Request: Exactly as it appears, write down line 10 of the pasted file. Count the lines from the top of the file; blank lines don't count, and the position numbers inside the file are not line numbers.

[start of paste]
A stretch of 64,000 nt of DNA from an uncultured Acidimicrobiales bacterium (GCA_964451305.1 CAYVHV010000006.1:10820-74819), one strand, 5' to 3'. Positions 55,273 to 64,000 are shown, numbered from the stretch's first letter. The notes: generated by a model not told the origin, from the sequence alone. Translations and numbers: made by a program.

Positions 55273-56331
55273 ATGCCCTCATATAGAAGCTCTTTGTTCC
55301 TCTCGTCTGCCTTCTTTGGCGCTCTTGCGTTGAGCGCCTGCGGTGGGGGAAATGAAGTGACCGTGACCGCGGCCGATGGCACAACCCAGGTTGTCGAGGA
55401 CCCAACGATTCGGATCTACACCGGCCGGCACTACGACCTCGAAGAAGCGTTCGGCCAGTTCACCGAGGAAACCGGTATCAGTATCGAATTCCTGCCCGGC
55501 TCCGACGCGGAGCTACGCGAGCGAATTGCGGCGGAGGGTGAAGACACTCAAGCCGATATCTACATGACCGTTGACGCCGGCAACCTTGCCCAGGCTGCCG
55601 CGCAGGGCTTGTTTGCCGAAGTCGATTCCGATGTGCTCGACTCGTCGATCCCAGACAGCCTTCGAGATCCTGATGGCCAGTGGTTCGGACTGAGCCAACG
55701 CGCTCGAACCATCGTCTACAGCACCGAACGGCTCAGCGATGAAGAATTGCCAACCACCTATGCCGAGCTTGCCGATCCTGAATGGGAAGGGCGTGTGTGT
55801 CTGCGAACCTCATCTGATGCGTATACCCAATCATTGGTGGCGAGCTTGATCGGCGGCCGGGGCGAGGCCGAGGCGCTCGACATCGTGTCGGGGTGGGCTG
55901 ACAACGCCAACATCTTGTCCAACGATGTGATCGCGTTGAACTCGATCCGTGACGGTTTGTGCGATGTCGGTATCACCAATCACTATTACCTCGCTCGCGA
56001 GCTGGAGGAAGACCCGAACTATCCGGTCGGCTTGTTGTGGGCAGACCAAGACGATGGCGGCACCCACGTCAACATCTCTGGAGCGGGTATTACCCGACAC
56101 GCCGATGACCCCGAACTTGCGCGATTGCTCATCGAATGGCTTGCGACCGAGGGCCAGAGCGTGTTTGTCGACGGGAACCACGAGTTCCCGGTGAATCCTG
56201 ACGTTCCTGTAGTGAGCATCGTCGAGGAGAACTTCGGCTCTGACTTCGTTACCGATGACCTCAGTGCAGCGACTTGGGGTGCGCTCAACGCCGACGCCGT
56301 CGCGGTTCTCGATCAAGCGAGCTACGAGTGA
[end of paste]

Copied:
55901 ACAACGCCAACATCTTGTCCAACGATGTGATCGCGTTGAACTCGATCCGTGACGGTTTGTGCGATGTCGGTATCACCAATCACTATTACCTCGCTCGCGA